(Image credit: David Telford)

Name: Dave and Cathy
Location: South West London; UK
Size: 270 square feet
Years lived in: 2 years; Rented

I always tell people that this studio was both the best and worst place I've ever lived. It was super convenient for travel, shopping, and friends, and the building had bags of character... but it was also insanely noisy, largely devoid of conveniences, and really, really small. Moving from a house to a studio was a huge adjustment for me, but when my partner Cathy moved in with me about a year later, that's when we really had to re-think how we felt about possessions, personal space, and the co-ordination of movement.

(Image credit: David Telford)

Among the biggest concerns for us was the tiny kitchen. For people who love to cook and entertain, this was a major challenge—but one we embraced. The chance to live in a lovely old building and have a place that we could make our own was more important than, say, an oven (conventional or microwave), or a dishwasher, or even a washing machine. We made do by supplementing the electric hob with a bargain toaster oven and doing laundry across the street in a local laundromat where we made friends with the owners.

Otherwise, the studio was very much a blank canvas. The only existing feature was the large mirror on one wall and we were glad to have it. When I first moved in, I put some new blinds up and got a bed that was only as large as it needed to be. After some vintage furniture shopping expeditions and adding some soft furnishings, it was almost a home. When Cathy moved in, we also bought a small sofa and with her help, the studio became a much more lovely place to spend time together.

(Image credit: David Telford)

Apartment Therapy Survey:

Our Style: To say we had a specific style might be too grand a statement for our first place together. But we are both fans of Mid-century modern, leaning towards a modern rustic feel. Where possible, we tried to be sympathetic with the age of the building, but going full Art Deco would have been too challenging for us, and also would have left us with an aesthetic which doesn't transfer very well when you move on.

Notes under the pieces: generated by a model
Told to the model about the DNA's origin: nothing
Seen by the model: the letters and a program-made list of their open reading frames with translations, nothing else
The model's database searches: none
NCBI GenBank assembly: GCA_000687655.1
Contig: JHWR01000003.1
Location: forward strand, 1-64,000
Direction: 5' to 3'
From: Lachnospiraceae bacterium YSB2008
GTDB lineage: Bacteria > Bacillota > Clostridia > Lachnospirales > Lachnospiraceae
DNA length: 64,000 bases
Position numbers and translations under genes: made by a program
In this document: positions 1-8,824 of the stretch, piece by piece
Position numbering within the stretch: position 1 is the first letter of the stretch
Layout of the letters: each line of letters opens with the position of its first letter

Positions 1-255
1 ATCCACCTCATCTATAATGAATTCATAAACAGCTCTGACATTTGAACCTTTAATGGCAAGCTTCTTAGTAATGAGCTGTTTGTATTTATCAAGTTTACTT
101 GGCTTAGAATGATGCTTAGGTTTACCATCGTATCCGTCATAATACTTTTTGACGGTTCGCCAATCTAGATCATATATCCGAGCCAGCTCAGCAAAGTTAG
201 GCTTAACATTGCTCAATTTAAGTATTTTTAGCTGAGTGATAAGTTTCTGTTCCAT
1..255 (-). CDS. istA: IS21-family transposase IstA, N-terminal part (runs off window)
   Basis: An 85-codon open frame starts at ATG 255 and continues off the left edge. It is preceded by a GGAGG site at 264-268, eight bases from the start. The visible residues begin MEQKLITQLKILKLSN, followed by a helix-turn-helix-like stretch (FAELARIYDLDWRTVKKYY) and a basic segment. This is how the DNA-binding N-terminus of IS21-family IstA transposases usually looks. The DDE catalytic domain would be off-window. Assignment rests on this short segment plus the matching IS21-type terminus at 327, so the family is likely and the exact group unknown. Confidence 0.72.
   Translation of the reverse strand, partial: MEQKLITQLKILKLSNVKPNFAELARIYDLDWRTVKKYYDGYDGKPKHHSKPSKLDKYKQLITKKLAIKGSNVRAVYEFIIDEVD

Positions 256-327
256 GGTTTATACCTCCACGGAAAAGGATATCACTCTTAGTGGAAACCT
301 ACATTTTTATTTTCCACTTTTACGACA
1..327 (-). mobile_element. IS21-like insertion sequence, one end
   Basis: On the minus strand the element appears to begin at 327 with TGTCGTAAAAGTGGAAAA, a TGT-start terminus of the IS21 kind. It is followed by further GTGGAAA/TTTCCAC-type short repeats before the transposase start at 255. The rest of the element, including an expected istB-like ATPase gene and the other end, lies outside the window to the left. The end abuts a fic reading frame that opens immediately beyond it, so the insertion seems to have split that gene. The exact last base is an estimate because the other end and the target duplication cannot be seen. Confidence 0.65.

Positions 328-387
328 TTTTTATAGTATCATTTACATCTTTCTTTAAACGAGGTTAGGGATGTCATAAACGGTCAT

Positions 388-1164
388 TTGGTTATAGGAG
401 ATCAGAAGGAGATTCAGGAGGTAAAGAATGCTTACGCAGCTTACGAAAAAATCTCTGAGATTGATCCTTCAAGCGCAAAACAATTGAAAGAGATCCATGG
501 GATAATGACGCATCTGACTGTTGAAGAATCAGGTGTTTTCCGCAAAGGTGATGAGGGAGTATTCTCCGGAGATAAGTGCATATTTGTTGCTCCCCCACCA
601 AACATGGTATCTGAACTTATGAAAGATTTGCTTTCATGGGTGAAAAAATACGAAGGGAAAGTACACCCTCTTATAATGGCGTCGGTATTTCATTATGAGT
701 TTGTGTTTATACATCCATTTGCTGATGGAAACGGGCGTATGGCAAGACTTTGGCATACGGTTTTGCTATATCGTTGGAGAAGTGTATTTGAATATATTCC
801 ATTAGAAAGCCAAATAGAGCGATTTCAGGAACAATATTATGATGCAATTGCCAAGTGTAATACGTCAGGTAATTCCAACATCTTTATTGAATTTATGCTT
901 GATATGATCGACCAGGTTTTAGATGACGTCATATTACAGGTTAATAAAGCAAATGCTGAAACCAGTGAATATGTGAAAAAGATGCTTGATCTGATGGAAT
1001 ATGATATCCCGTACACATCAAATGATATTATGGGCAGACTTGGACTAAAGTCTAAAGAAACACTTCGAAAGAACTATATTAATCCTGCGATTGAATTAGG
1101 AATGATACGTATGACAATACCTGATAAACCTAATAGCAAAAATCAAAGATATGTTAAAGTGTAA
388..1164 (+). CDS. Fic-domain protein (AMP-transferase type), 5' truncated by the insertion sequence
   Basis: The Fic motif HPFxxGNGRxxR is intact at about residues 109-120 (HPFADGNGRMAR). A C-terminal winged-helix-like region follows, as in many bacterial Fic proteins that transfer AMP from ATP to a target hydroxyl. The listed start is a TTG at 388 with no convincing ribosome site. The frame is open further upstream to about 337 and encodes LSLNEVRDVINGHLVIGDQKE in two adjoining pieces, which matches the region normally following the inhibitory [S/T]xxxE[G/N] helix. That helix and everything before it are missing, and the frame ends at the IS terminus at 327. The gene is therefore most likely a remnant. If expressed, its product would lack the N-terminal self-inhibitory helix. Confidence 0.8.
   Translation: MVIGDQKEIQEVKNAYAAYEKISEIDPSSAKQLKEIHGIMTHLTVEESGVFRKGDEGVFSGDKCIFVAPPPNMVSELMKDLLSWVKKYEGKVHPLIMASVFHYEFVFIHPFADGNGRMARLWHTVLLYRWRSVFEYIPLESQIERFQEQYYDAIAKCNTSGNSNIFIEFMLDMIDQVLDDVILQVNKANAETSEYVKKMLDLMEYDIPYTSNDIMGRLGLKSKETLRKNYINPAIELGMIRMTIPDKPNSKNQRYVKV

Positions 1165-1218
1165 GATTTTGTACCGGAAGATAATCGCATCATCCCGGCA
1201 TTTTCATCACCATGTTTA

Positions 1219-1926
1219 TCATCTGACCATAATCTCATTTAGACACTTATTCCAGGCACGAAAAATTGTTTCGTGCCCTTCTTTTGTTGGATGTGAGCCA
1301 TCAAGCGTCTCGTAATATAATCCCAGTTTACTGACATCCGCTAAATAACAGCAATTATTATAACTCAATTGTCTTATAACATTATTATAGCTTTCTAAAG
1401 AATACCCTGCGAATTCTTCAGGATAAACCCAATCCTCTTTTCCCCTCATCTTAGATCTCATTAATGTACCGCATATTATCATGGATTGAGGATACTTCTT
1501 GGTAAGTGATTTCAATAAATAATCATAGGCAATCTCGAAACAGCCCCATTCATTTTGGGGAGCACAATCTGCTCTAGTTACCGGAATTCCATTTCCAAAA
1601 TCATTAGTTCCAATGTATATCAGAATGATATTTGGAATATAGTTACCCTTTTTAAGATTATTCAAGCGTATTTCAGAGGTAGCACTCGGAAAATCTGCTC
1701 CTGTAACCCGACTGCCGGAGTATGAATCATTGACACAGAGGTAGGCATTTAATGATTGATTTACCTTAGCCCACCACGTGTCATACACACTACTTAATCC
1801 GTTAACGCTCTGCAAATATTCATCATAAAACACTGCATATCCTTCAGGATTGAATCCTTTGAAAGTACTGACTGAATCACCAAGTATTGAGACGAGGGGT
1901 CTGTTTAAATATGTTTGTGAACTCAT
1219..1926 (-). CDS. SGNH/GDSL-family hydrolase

Inspiration: One of the reasons I discovered Apartment Therapy was the Small Spaces section. We both spent hours and hours looking through the blog finding ways other wonderful creative people had made the best of their tiny spaces. It literally changed my life for the better, and continues to do so.

Favorite Element: Our favorite part of the flat was always the large period window. We spent far more time enjoying the view of our neighbors (not in a creepy way!) than we ever did watching the television. Because it was the only source of natural light, we were even able to black it out one day and turn the whole room in to a giant camera obscura, a project I wrote about on my photography blog.

Biggest Challenge: That kitchen was by far the biggest challenge. The lack of appliances of any kind and the severely restricted space made our dinner parties very interesting. But we did have dinner parties—I think the record number of guests (including us) was six!

What Friends Say: "Where do you keep all your stuff?" For the most part, we both really tried to keep our worldly possessions to a minimum, which I would recommend, but the two cupboards in the main room were crammed and we did in fact keep a secret storage locker not far away so we could keep some items that would just get in the way like camping gear, etc.

Biggest Embarrassment: The wall finishes. As renters, we were loathe to spend money on painting the studio and the landlord didn't want to do it for us, so we just lived with ratty walls for the whole time. It wasn't great but we had enough surprises around the flat to keep wandering eyes captivated.

Proudest DIY: One winter we decided to put some temporary wallpaper up and ended up with the snowy forest scene. We loved it so much we kept it until we moved out. It took a day of careful and frustrated measuring and lining up—the sticky back is less forgiving than wallpaper glue—but we were very proud of ourselves for turning the wall into a feature—and another excuse to hold more parties.

Biggest Indulgence: Possibly the Hudson Bay Point Blanket, bought on a trip to Canada. It's low profile so it doesn't add bulk to the bed like a duvet (and steal space) and it's very warm... but it wasn't cheap or easy to get home.

Best Advice: We tried hard to split the very limited space in to zones, so in our main room we had the bedroom space, the lounge room space, and the dining space. They overlap in places but when you're in one space you can sort of blank out the rest, with a little distortion of reality. I think for small space living it's essential.

Dream Sources: Skandium, Midcentury Modern design show at Dulwich College, the vintage furniture stores in our new neighborhood, Crystal Palace (where we got the table and chairs seen here).

Resources

(Image credit: David Telford)

PAINT & COLORS

  • I can't confirm the paint and colors in any of the rooms, and I also can't imagine anyone would care to emulate a shade that I would refer to as "neglect". Magnolia, possibly? Avoid if possible.
(Image credit: David Telford)

ENTRY

  • Ironing board: The ironing board was a necessity, but with limited space to store one, we decided it had to become a piece itself. We got this one from Betty Twyford.
  • Clock: reproduction of a vintage Newgate face, purchased on Portobello Road in Notting Hill.
(Image credit: David Telford)

LIVING ROOM

(Image credit: David Telford)

KITCHEN

(Image credit: David Telford)

BATHROOM

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